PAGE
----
Global broadband quality improves but UK is lagging
(PhysOrg.com) -- A global survey reveals that 62 out of 66 countries analysed had improved their speed of broadband connections since last year, with South Korea coming top of the Broadband Quality Study 2009.
A global survey reveals that 62 out of 66 countries analysed had improved their speed of broadband connections since last year. South Korea tops the Broadband Quality Study 2009, conducted by a team of MBA students from Oxford’s Saїd Business School and economists from the University of Oviedo.
South Korea rose just above last year’s broadband quality leader Japan with a 72 per cent improvement in its quality score over the past year. In South Korea, 97 per cent of households are now able to receive broadband services and receive the best quality of broadband services.
Other global broadband leaders in descending order are Japan, Hong Kong, Sweden, Switzerland, Holland, Singapore, Luxembourg, Denmark and Norway. The UK lags behind at 25th in the broadband quality table.
The research team found that broadband quality is linked to a nation’s advancement as a knowledge economy and countries with broadband on their national agenda had the highest broadband quality.
Sweden has the highest quality broadband in Europe, rapidly catching up with Japan and South Korea. It is also closing a broadband quality gap in its own country with residents outside the most populated cities enjoying better quality than those in the cities, which bucks the trend elsewhere.
New data from the study highlights the extent of the digital quality divide between urban and rural areas and, for the first time, compares the quality of fixed and mobile broadband services.
The cities with the highest broadband quality were in Japan - with Yokohama in first place and Nagoya, Sappora, and Osaka in the top ten. Other top cities included Kaunas in Lithuania, Seoul in South Korea, Malmo in Sweden, Wuhan in China, Uppsala in Sweden, and Sofia in Bulgaria.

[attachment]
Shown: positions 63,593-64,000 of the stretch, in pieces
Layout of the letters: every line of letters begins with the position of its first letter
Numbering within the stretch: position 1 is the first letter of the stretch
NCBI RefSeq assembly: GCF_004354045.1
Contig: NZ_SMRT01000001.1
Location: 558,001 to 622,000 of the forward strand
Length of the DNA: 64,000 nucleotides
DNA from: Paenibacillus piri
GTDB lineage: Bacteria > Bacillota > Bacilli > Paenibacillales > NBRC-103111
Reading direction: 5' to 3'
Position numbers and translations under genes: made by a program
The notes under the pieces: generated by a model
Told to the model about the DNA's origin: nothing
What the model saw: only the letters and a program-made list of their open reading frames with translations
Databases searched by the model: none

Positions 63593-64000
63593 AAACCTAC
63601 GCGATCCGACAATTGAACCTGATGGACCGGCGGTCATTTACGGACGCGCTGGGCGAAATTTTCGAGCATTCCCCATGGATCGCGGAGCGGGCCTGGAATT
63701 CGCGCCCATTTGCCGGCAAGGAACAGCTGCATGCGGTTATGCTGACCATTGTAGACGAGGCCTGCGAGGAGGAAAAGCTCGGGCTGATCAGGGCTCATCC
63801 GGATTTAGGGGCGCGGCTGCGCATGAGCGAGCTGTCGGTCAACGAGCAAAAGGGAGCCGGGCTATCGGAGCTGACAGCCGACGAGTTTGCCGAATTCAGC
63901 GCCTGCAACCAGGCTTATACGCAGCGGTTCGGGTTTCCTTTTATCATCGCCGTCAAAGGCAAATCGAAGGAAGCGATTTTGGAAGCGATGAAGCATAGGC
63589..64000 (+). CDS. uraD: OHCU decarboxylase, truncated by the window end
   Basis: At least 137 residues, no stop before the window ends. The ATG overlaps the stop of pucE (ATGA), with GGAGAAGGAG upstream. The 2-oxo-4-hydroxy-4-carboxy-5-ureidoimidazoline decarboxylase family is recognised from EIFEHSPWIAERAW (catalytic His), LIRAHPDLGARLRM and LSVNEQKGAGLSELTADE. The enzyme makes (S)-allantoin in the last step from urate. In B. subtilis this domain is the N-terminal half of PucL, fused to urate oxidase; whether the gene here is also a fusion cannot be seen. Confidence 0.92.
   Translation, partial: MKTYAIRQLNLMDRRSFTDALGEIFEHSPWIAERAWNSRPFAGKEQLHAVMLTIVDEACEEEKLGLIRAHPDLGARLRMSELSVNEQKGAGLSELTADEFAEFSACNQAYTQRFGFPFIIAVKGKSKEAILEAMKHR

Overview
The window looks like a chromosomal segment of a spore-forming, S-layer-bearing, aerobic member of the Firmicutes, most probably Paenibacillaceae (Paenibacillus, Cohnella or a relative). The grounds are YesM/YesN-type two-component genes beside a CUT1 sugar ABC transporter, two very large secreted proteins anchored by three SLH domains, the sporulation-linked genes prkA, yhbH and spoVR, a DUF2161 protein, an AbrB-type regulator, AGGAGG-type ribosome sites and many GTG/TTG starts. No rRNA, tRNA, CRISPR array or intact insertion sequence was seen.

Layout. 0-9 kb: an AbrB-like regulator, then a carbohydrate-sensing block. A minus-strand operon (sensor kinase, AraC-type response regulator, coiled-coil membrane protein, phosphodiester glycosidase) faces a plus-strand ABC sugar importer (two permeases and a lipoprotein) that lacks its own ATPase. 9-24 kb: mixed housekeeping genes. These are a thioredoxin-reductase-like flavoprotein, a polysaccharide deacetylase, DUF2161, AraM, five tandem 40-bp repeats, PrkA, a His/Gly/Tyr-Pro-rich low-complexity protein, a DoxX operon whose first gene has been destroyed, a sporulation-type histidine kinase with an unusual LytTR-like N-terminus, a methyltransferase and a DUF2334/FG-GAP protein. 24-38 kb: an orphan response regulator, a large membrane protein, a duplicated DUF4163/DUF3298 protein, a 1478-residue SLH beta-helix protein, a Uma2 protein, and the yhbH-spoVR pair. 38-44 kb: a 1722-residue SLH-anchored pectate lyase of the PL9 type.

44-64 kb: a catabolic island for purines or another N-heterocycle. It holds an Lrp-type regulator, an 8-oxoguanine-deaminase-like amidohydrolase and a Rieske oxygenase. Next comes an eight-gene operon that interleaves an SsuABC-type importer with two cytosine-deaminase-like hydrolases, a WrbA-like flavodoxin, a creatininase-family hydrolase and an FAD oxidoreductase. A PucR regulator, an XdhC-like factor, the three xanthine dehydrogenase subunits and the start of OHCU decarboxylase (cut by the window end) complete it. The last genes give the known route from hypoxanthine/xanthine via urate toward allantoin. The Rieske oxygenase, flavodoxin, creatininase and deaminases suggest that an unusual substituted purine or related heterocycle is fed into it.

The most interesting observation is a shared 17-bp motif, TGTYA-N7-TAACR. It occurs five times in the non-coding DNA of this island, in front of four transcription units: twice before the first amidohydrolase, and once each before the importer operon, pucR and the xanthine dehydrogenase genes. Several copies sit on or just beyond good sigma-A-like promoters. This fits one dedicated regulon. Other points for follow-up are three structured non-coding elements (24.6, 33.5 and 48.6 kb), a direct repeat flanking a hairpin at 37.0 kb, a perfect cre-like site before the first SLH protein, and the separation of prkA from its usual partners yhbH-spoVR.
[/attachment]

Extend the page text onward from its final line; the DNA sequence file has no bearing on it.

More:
Alastair Nicholson, Associate Fellow at the Saїd Business School, said: ‘The broadband quality study in 2008 helped to establish a better understanding of the driving factors and the socio-economic impact of broadband quality. New web applications will continue to increase demand for improvements.
'This year, by comparing the broadband quality of countries in the same stage of economic development, we have a view of which countries are over-achieving for their stage of development. The UK has a BQS above the threshold required to deliver a consistent quality of experience for the most common web applications today, such as social networking, streaming low-definition video, web communications and file sharing, but as the new generation of technology comes in we need to question whether we should upgrade our networks to get ahead of the game and reap economic benefits in the future.’
The research team included Weigang Fu and Sudeep Jain, both MBA students at the Saїd Business School. The research was sponsored by Cisco.
The team used more than 24 million records from actual broadband speed tests conducted by users around the world in May 2008 and from May to July 2009 through www.speedtest.net. They calculated statistical averages for each country of several key performance parameters used to determine the quality of a broadband connection.